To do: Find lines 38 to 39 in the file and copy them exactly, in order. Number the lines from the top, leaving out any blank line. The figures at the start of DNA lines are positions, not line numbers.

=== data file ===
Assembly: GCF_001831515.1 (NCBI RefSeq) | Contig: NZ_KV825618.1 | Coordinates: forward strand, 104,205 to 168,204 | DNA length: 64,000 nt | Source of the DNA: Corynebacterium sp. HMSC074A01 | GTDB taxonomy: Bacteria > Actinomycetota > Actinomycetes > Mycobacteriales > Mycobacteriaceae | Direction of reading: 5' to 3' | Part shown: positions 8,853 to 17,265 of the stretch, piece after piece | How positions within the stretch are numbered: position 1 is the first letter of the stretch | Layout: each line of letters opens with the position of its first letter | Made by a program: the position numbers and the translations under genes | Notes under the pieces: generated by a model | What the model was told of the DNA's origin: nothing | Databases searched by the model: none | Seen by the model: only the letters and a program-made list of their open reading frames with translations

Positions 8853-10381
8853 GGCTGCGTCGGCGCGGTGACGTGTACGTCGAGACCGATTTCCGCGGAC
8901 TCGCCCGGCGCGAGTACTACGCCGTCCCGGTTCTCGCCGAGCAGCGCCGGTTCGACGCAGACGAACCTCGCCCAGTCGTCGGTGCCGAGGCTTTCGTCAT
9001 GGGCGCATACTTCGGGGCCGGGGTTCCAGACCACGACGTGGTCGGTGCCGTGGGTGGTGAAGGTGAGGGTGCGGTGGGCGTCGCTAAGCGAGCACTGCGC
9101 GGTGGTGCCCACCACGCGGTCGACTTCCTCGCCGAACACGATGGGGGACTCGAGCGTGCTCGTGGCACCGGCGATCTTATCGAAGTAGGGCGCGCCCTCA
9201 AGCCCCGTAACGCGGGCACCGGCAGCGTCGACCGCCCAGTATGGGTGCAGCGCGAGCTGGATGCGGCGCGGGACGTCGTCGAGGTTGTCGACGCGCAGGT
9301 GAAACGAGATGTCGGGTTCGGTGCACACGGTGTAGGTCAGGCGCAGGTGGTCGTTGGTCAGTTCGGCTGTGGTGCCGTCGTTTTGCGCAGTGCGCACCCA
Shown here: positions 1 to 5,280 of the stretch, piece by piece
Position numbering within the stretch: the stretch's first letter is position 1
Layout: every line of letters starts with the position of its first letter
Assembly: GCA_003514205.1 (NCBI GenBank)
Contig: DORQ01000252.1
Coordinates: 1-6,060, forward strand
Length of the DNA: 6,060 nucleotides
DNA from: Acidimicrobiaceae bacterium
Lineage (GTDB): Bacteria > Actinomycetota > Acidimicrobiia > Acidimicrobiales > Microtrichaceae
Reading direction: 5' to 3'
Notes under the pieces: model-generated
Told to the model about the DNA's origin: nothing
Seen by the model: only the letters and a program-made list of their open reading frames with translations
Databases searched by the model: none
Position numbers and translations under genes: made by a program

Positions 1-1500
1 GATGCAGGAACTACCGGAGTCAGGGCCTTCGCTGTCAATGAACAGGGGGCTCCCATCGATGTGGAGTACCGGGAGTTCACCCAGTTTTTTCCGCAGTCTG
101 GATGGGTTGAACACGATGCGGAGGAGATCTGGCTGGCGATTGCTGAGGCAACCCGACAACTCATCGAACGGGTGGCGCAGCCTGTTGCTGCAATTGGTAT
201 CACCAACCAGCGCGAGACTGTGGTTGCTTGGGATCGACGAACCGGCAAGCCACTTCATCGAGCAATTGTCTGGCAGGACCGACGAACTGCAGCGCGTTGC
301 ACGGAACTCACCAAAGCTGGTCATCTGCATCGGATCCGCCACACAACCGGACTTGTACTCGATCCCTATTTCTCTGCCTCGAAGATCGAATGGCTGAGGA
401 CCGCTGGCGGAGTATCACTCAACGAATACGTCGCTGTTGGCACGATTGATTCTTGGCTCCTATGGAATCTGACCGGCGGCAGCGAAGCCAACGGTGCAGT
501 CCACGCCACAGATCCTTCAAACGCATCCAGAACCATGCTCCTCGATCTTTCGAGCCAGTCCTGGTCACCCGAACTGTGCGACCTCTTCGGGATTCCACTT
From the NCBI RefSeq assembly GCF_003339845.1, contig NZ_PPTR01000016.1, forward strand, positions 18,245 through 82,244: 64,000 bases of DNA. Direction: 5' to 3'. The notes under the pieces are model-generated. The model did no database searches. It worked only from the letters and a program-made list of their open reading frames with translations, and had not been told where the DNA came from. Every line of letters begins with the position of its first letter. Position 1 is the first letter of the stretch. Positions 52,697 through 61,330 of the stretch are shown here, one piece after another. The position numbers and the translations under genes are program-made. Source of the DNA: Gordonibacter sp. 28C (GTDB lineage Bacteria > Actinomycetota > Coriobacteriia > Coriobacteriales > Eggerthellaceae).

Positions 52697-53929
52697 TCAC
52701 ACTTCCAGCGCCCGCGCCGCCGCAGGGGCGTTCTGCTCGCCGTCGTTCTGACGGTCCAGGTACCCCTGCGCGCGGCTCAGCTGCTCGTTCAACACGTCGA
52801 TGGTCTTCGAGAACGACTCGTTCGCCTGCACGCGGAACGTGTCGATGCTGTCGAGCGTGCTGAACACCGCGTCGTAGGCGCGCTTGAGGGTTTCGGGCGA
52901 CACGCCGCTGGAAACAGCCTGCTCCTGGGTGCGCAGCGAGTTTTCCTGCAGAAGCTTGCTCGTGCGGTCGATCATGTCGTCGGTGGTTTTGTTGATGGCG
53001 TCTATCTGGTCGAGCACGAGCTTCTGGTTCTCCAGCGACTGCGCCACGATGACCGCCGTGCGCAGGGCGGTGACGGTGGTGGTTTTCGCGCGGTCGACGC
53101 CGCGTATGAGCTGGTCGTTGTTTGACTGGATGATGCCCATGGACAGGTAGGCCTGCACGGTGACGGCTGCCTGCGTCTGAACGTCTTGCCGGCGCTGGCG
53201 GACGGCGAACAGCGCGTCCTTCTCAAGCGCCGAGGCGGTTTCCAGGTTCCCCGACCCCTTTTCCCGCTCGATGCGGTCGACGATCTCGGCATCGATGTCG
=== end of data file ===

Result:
53101 CGCGTATGAGCTGGTCGTTGTTTGACTGGATGATGCCCATGGACAGGTAGGCCTGCACGGTGACGGCTGCCTGCGTCTGAACGTCTTGCCGGCGCTGGCG
53201 GACGGCGAACAGCGCGTCCTTCTCAAGCGCCGAGGCGGTTTCCAGGTTCCCCGACCCCTTTTCCCGCTCGATGCGGTCGACGATCTCGGCATCGATGTCG